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Catastrophe in Egypt: Islamists Win, Military Rules | The Nation

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Robert Dreyfuss

Bob Dreyfuss

News of America's misadventures in foreign policy and defense.

Catastrophe in Egypt: Islamists Win, Military Rules

There’s no spinning this one: the parliamentary elections in Egypt are an unmitigated disaster. The right-wing, reactionary Muslim Brotherhood is on its way to claiming 40 percent of the vote, and the even more reactionary, violence-prone Koran-thumpers of the Salafist movement Nour are winning 25 percent.

Imagine if the Bible-thumping partisans of Rev. Pat Robertson ilk won the presidency for their deranged preacher-god, and you get the picture.

It’s a disaster not for the United States, which will probably end up doing business fine with the Brotherhood. Nor is it a real disaster for Israel, although the Israelis will use the Brotherhood victory as yet another excuse not to make a deal on Palestine. Who’ll suffer most from the vote now is the people of Egypt themselves, as a two-thirds majority in parliament steers the country toward separate-sex education, veil-wearing women, corrupt Islamic banking empires backed by Qatar and Saudi Arabia and various forms of ersatz-sharia laws that propel Egypt backwards.

The military, which still rules Egypt, will fuss and fight but eventually make an accommodation with the Muslim Brotherhood, though it’s possible that the struggle will turn violent at times. The ruling Supreme Council of the Armed Forces, made up of a passel of American-backed septuagenarian generals left over past their expiration date from the Mubarak era, will try to hold onto power as long as it can, and they may get more than a little ambivalent support from the liberal and secular Egyptians who will reluctantly see the army as a bulwark against the reactionary tide of Islamism. But political power is political power, and it’s looking more and more like the opposition got so badly creamed in election that the military will look to a deal with the Brothers, not Tahrir Square.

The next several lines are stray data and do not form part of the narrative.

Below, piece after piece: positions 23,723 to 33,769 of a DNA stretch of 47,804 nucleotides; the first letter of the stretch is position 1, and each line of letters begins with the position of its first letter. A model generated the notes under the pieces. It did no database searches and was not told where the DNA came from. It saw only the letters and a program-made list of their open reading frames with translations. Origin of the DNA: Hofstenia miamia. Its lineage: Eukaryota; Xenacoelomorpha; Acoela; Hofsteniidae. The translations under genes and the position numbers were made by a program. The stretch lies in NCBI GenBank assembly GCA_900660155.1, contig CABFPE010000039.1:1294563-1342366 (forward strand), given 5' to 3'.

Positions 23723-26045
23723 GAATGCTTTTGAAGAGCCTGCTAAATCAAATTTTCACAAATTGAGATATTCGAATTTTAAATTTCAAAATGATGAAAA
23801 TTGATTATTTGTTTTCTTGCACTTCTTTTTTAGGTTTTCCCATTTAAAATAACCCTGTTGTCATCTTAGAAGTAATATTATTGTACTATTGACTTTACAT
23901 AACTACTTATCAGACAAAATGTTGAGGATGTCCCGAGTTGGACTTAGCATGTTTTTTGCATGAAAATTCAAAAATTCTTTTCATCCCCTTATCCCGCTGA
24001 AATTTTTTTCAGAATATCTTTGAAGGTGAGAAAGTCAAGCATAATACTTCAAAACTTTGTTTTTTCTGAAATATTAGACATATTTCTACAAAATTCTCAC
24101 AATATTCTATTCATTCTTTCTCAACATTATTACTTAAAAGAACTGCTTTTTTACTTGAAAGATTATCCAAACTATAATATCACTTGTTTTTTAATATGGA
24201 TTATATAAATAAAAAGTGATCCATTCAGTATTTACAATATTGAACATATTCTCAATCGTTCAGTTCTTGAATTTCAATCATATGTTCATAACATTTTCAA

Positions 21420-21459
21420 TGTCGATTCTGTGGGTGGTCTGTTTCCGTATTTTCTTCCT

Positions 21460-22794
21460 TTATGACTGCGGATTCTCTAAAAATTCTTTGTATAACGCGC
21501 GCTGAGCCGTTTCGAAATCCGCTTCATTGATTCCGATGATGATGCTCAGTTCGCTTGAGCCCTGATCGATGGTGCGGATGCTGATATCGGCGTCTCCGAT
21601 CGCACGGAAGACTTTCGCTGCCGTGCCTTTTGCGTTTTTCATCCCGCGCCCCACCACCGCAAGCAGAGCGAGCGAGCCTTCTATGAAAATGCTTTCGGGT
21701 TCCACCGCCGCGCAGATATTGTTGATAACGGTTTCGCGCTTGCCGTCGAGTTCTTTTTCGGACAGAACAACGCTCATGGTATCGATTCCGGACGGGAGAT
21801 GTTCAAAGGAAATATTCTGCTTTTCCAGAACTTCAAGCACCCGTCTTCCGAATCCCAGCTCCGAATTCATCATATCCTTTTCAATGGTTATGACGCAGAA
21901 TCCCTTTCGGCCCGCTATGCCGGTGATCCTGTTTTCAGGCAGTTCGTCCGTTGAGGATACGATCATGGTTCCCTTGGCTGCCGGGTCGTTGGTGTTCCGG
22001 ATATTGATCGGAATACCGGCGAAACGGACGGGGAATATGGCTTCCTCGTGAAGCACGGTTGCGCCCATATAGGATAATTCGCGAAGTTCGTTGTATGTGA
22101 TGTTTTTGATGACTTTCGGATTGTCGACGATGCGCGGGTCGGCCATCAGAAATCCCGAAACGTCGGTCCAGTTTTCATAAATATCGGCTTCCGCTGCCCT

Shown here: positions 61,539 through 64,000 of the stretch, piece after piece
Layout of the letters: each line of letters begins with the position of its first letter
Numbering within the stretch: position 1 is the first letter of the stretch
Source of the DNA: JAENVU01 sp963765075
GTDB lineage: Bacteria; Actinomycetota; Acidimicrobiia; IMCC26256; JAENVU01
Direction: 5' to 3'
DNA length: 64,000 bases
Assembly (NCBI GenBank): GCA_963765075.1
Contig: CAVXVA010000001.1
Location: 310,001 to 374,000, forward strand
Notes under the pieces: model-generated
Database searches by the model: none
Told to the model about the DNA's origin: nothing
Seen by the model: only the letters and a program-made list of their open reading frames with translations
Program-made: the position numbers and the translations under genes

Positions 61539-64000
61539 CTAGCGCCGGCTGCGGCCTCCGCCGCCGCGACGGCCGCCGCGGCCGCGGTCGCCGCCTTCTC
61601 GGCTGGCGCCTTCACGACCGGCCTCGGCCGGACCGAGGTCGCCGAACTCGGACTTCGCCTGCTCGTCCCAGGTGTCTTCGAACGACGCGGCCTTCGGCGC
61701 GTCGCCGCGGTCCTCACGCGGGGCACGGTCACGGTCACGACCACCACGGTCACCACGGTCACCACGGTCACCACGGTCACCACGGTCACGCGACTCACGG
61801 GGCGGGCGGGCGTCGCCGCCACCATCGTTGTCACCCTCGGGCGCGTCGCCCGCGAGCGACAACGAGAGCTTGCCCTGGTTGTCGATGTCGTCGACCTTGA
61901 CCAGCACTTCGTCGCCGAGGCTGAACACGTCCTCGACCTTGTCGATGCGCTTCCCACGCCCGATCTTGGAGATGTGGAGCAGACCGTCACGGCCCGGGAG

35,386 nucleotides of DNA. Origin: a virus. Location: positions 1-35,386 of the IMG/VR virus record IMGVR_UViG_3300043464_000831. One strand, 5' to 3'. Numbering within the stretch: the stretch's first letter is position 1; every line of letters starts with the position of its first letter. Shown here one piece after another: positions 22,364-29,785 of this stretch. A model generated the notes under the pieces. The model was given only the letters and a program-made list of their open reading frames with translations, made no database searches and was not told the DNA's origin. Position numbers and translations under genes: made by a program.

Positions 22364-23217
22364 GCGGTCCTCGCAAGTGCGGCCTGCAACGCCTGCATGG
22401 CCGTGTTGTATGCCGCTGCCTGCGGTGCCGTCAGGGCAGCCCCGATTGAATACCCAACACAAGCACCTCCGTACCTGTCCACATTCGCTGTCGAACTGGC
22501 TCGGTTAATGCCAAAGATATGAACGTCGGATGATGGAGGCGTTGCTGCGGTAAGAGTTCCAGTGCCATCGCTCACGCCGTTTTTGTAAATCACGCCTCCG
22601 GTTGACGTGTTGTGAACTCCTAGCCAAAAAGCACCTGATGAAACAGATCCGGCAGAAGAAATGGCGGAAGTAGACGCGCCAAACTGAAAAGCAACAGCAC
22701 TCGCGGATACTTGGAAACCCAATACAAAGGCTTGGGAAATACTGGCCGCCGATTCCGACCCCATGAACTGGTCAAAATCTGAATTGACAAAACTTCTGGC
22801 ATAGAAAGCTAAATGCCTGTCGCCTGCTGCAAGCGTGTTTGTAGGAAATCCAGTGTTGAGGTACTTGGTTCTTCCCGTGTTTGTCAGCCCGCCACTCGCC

And it’s likely to get worse, not better, since the election is held in stages and the more conservative—i.e., more religious—areas of Egypt haven’t voted yet. It’s as if an American election handed power to the Moral Majority and votes from the Bible Belt hadn’t been counted yet. Koran Belt precincts are yet to go to the polls.

To be sure, there are “moderate” elements in the Muslim Brotherhood, including some who pay lip service to democratic ideals and who’ve pledged to reach out to the Christian Copts and others. But they, too, are reactionaries, in the sense that their mission is restore religion to a central place in political life. Throughout its ninety-three-year history, the Muslim Brotherhood has operated as a cell-based secret society, and its leaders have learned never to say what they really mean. In its early history, of course, the Brotherhood was a blackly violent group, often backed by Great Britain (in the 1930s) and allied with the corrupt monarchy against Egyptian nationalists, like the old Wafd Party, and against leftists and communists. Its partisans murdered top Egyptian officials, and the MB formed a paramilitary militia that was widely feared. In the 1950s and ’60s, it twice tried to assassinate Gamal Abdel Nasser, the fierce nationalist who toppled the king. When Nasser died, in 1970, Anwar Sadat brought the Muslim Brotherhood back to the center of politics, aided by lots of help from Saudi Arabia and its intelligence service, then led by the evil genius Kamal Adham.

In 1981, an offshoot of the MB assassinated Sadat, too, and the heirs of that very group are making a comeback in the Salafist Nour party. With 40 percent of the seats in their hands, the Brotherhood is likely to turn to them, with another 25 percent, to achieve a two-thirds majority bloc that will roll over the opposition.

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